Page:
New housing plan, budget deficit hinder renovations for Hinman, community unsure of new construction plans


Evan Robinson-Johnson/Daily Senior Staffer

1835 Hinman is the only residence hall not open for residential purposes for the 2019-2020 academic year.

Kirsten Huh, Reporter

After a budget deficit in Fiscal Year 2017, the 10-year Housing Master Plan halted construction, leaving the University behind on its goals.

Now that Northwestern is back in the green, students are still unsure about the future of housing. While some dorms like 1835 Hinman remain empty, the administration reopened Jones Residential College and the Beta Theta Pi house to accommodate over-enrollment.

Hinman is the only residence hall not open for residential purposes for the 2019-2020 academic year. In anticipation of renovations under the housing master plan, the residential hall closed down at the end of the 2018 Fall Quarter.

Motivated by the construction of 560 Lincoln and renovation of Willard Residential College, University President Morton Schapiro said Northwestern initially planned to build another university village near Hinman and Jones Residential College and consider the pros and cons of raising the residency requirement from two to three years. However, with zoning restrictions in Evanston and the budget crisis, the housing master plan stalled.

“Eventually, there’s going to be a housing complex — if the city allows it — where Hinman and Jones are,” Schapiro said. “But not in the immediate plans anymore.”

Weinberg senior Brandon Cho, who lived in Hinman during his freshman year, said renovations felt necessary.

“(The infrastructure) certainly felt behind the other dorms,” Cho said. “We are basically paying the same amount of money to live in a dorm, but the living conditions are so different. It was off-putting as a freshman.”

Yulan Chen also said Hinman was in need of renovation.

During her stay in Hinman, the Weinberg senior said her allergies and eczema became more severe because of carpet in the rooms.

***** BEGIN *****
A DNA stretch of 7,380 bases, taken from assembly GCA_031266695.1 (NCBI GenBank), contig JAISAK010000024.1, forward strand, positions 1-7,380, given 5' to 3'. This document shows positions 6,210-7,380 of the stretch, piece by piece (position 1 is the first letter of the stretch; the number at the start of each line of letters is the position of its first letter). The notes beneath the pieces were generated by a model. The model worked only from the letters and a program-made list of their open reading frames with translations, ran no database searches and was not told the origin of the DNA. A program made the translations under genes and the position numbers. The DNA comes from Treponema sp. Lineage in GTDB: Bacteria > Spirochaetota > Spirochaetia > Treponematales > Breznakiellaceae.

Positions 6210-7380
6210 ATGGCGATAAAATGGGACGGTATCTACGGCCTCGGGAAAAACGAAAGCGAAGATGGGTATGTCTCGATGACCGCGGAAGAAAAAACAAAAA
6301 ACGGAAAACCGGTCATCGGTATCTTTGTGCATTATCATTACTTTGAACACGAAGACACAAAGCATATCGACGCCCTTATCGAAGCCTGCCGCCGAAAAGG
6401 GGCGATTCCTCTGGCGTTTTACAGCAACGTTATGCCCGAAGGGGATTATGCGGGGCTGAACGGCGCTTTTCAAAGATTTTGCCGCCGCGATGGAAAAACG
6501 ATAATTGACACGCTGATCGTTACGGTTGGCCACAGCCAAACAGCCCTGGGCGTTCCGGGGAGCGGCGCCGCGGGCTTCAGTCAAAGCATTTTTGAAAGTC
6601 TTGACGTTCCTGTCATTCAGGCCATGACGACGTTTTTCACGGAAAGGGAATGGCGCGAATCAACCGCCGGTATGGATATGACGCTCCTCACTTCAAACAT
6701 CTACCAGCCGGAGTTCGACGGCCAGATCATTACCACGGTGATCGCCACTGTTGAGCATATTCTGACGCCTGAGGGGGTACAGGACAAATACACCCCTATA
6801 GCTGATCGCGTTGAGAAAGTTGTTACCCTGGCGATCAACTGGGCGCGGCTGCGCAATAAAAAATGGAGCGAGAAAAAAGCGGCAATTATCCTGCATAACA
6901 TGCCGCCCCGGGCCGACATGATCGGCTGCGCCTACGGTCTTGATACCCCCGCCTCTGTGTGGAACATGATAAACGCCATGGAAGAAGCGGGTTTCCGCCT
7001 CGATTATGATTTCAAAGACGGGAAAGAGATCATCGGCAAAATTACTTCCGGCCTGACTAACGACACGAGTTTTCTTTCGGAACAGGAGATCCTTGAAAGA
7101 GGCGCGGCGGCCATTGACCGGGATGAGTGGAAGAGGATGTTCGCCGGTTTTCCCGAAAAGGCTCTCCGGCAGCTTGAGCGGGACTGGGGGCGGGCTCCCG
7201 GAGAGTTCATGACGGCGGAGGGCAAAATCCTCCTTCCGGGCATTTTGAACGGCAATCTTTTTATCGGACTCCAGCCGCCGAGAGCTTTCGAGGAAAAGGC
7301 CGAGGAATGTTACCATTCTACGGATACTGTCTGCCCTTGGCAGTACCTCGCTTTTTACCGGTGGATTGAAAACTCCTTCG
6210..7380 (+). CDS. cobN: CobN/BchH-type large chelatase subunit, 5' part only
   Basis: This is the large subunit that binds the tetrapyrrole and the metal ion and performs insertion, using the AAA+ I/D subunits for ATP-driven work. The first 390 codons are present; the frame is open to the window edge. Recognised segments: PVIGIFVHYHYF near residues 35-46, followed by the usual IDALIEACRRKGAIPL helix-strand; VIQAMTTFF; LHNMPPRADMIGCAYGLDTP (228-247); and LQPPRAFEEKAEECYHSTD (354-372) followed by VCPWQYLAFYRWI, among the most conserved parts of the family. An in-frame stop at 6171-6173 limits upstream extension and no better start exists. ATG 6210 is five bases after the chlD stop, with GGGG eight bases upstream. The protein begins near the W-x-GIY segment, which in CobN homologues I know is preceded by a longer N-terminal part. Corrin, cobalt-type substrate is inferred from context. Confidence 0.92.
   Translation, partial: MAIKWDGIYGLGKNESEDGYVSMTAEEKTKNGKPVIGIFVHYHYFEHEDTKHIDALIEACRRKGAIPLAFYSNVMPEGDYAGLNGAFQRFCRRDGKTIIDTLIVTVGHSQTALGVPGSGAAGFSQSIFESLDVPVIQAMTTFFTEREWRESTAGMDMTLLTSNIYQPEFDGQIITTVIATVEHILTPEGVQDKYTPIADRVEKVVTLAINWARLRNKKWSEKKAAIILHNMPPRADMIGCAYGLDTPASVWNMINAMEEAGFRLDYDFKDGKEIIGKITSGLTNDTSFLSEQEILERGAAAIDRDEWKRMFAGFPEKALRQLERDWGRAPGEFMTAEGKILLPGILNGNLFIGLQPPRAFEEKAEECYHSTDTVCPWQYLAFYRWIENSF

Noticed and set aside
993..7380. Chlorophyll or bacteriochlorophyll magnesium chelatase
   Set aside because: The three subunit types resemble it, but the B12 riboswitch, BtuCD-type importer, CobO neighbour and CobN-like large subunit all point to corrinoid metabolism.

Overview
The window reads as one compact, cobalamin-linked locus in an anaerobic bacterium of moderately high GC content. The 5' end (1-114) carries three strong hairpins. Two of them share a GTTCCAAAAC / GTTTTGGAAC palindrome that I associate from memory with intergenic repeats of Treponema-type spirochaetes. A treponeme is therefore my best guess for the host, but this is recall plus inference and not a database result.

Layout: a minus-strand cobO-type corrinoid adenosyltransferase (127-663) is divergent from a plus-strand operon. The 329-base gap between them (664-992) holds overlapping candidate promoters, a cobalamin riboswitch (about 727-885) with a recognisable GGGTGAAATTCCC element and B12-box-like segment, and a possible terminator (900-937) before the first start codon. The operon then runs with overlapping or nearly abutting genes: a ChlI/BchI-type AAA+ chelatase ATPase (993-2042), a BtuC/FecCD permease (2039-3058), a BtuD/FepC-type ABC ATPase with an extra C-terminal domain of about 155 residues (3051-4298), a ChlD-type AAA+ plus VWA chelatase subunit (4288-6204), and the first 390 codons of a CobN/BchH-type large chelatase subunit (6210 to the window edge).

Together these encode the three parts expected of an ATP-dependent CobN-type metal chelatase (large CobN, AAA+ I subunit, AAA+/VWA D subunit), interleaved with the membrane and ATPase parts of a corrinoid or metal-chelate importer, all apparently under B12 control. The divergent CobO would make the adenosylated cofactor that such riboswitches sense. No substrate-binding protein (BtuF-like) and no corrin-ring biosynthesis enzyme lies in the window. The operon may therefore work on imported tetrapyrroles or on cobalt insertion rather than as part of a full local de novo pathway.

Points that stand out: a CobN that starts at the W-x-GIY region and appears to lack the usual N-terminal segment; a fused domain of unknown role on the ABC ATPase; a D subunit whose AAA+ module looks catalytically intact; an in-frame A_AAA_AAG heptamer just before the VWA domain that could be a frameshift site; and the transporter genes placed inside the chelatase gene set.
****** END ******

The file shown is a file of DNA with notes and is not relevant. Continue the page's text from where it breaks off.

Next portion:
“I haven’t had that bad of a flare-up since I was 8 years old,” Chen said. “I kind of attribute that to the gross atmosphere of the building.”

Brad Zakarin, director of residential academic initiatives, said a new campus capital project plan is causing delays in construction as they wait to finalize their new course.

Hinman is currently partially unused with only its kitchen open to support campus-wide operations, student organizations and student-led businesses. The Hinman dining hall is not open for students, but some of the food preparations for other dining halls take place in the Hinman kitchen.

As a replacement for Hinman, Jones reopened this year. It was originally on a “programmatic hiatus,” Zakarin said, as it was supposed to be renovated under the housing master plan. Due to an influx of first-year and transfer students, administration opened Jones to accommodate extra students.

“If we had used 1835 Hinman, it would be half empty,” Zakarin said. “For a community vibe, a half-empty building is not optimal. From a sustainability perspective, providing heating and utilities is not optimal. In terms of existing amenities, Jones offers a lot more than Hinman.”

Zakarin said the anticipated capital project plan will be released “sooner rather than later.” The plan will answer questions regarding what will happen next with Northwestern’s unused or under-utilized buildings.

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